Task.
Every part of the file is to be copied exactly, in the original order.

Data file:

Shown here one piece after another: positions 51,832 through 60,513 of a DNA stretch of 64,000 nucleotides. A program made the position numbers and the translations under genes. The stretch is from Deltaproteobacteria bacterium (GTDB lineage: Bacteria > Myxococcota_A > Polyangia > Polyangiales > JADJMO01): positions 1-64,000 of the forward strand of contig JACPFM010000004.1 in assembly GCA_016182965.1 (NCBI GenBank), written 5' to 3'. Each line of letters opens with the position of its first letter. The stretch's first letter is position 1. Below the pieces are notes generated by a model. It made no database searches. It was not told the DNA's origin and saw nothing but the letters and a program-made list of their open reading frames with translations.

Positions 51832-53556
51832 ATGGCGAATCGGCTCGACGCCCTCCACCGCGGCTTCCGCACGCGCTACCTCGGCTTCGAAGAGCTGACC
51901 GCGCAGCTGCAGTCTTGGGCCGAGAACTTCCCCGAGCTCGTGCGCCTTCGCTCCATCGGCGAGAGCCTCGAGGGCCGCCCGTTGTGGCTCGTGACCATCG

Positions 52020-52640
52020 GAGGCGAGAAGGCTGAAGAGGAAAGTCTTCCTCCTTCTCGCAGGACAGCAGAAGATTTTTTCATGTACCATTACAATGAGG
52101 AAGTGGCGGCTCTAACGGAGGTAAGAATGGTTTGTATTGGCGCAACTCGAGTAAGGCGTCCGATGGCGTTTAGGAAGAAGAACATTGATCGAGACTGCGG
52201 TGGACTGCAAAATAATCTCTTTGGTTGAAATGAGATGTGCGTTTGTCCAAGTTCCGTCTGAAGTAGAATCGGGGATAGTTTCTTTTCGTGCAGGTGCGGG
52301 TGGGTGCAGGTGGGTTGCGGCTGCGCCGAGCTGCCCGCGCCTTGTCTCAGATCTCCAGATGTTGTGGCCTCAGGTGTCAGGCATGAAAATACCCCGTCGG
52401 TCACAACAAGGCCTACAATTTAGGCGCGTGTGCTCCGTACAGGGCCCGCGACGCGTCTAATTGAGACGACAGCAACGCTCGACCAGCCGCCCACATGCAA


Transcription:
Shown here one piece after another: positions 51,832 through 60,513 of a DNA stretch of 64,000 nucleotides. A program made the position numbers and the translations under genes. The stretch is from Deltaproteobacteria bacterium (GTDB lineage: Bacteria > Myxococcota_A > Polyangia > Polyangiales > JADJMO01): positions 1-64,000 of the forward strand of contig JACPFM010000004.1 in assembly GCA_016182965.1 (NCBI GenBank), written 5' to 3'. Each line of letters opens with the position of its first letter. The stretch's first letter is position 1. Below the pieces are notes generated by a model. It made no database searches. It was not told the DNA's origin and saw nothing but the letters and a program-made list of their open reading frames with translations.

Positions 51832-53556
51832 ATGGCGAATCGGCTCGACGCCCTCCACCGCGGCTTCCGCACGCGCTACCTCGGCTTCGAAGAGCTGACC
51901 GCGCAGCTGCAGTCTTGGGCCGAGAACTTCCCCGAGCTCGTGCGCCTTCGCTCCATCGGCGAGAGCCTCGAGGGCCGCCCGTTGTGGCTCGTGACCATCG

Positions 52020-52640
52020 GAGGCGAGAAGGCTGAAGAGGAAAGTCTTCCTCCTTCTCGCAGGACAGCAGAAGATTTTTTCATGTACCATTACAATGAGG
52101 AAGTGGCGGCTCTAACGGAGGTAAGAATGGTTTGTATTGGCGCAACTCGAGTAAGGCGTCCGATGGCGTTTAGGAAGAAGAACATTGATCGAGACTGCGG
52201 TGGACTGCAAAATAATCTCTTTGGTTGAAATGAGATGTGCGTTTGTCCAAGTTCCGTCTGAAGTAGAATCGGGGATAGTTTCTTTTCGTGCAGGTGCGGG
52301 TGGGTGCAGGTGGGTTGCGGCTGCGCCGAGCTGCCCGCGCCTTGTCTCAGATCTCCAGATGTTGTGGCCTCAGGTGTCAGGCATGAAAATACCCCGTCGG
52401 TCACAACAAGGCCTACAATTTAGGCGCGTGTGCTCCGTACAGGGCCCGCGACGCGTCTAATTGAGACGACAGCAACGCTCGACCAGCCGCCCACATGCAA